I never thought I’d miss the 2010s, but I do have some nostalgia for them. At least last decade’s “opposite world” meant what it said: whatever the truth was, ministers would blame the opposite. In the creation of poverty, the culprit was the poor rather than the rich; in the nightmare of Brexit, the problem was remainers rather than leavers; in a runaway climate crisis, the root cause was Extinction Rebellion rather than fossil fuels and all those who’d hitched their finances to them.
It was pretty tedious, but it was preferable to today’s opposite world, in which, despite whatever is important – from Covid rates to customs turmoil – ministers will be trying their level best to talk about what is petty. (A piquant, if tangential, example: Monday’s Daily Telegraph, the little drummer boy of the endless culture war, reported approvingly the idea of an “anti-woke Citizens Advice service”.) They create pantomimes, patriots battling straw men over trivia. This would make no sense if it came from a state in the grip of a crisis, but it makes every sense from a state with only one aim – the survival of its ruling party. To the modern conservative, all government business is party business.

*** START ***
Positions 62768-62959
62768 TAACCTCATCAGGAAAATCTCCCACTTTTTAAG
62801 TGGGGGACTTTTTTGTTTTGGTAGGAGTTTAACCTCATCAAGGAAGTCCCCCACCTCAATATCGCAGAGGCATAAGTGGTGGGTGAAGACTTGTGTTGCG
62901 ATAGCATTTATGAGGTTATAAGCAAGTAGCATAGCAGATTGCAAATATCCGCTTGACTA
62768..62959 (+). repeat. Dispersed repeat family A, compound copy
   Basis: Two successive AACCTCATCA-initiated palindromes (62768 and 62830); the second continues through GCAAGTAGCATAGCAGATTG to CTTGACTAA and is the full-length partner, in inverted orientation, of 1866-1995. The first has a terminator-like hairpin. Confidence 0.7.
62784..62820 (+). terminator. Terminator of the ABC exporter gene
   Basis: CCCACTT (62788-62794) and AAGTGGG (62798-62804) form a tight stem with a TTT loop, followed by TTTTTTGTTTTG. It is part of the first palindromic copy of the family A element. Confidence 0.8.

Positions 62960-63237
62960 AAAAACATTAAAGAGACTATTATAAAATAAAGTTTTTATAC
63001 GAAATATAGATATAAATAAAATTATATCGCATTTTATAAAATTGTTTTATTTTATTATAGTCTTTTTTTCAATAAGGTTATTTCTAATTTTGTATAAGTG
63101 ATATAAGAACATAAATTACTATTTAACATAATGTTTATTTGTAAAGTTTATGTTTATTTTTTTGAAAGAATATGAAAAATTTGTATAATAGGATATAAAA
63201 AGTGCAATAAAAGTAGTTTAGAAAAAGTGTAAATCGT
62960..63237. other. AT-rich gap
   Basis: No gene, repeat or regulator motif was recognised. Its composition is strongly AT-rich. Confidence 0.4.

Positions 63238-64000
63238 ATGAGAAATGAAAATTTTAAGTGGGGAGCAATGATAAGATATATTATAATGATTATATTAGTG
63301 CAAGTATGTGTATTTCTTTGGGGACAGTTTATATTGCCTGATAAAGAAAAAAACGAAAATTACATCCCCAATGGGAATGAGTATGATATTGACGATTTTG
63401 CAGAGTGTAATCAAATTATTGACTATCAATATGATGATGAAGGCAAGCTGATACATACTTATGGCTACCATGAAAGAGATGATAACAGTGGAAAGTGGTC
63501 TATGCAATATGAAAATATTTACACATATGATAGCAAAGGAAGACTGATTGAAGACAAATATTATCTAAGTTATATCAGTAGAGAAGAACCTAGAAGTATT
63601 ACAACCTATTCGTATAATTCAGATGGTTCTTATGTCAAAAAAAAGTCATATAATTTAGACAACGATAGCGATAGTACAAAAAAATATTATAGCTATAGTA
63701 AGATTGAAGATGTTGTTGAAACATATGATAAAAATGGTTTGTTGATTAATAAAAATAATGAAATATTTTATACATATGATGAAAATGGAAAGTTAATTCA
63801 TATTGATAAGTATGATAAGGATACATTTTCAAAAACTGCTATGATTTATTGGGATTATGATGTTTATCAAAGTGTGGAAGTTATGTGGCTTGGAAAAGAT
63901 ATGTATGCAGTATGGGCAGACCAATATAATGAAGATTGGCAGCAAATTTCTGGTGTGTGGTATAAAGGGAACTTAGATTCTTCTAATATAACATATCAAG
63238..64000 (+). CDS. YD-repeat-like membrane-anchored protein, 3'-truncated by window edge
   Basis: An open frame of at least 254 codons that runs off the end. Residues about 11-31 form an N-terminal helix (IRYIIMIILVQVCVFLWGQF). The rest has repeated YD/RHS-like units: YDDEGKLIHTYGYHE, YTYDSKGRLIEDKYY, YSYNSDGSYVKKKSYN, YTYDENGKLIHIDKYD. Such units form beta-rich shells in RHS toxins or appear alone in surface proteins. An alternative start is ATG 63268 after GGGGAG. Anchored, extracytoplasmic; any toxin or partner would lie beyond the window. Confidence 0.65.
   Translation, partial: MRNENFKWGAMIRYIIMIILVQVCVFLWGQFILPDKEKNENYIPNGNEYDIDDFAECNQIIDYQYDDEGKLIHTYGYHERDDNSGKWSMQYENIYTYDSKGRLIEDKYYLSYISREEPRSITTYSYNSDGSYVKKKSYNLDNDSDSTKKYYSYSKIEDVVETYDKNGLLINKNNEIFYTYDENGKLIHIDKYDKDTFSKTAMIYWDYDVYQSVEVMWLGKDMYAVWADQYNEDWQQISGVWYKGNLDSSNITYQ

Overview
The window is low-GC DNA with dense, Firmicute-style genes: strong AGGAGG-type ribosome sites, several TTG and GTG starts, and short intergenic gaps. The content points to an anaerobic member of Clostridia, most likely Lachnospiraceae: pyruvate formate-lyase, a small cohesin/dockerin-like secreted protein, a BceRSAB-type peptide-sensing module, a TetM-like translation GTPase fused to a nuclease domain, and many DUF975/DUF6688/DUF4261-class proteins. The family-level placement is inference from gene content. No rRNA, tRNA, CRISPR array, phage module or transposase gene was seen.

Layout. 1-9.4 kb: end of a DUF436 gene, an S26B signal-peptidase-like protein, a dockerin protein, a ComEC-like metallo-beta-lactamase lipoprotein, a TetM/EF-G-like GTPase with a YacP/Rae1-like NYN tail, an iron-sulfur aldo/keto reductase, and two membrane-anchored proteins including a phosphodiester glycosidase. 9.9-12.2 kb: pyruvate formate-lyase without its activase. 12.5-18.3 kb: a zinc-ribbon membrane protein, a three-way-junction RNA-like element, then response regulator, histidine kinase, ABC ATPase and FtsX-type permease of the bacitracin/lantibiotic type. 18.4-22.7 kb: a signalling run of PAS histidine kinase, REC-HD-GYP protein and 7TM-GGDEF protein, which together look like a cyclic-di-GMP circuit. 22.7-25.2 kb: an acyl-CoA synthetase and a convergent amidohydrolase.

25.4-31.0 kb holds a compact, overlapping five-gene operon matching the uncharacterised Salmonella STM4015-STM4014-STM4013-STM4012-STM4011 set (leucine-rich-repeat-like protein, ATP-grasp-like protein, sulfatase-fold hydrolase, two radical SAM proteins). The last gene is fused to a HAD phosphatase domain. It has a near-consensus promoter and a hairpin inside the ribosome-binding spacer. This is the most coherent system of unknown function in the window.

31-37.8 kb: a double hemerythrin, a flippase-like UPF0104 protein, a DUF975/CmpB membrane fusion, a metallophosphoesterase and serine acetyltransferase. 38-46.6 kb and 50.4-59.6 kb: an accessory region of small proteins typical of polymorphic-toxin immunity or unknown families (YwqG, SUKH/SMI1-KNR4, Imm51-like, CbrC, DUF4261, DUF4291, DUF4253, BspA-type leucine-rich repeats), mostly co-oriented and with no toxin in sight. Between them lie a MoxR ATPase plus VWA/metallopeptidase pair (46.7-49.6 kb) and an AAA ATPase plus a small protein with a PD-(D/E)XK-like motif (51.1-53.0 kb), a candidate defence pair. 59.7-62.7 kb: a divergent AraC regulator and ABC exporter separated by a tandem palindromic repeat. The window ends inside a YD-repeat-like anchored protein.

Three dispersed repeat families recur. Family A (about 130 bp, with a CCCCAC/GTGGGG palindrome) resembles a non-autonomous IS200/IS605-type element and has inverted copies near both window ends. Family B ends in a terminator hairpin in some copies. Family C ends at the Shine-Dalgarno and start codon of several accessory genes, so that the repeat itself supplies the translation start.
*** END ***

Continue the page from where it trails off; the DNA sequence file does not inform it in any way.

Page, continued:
A typical explanation is that it’s all distraction: while we’re blaming each other for wokeness or bigotry, that’s all energy not directed at the government. The more intense the debate, the more divisions it opens up within as well as between each side, so there is no oxygen for more productive discussions. This theory is true as far as it goes but, like the one about why planes stay in the air, it’s insufficient. An electorate fighting among itself will always be less challenging to its government – yet governments do not typically rely on disunity and sourness, still less work so hard to create them. The question is, what political capital does all this generate?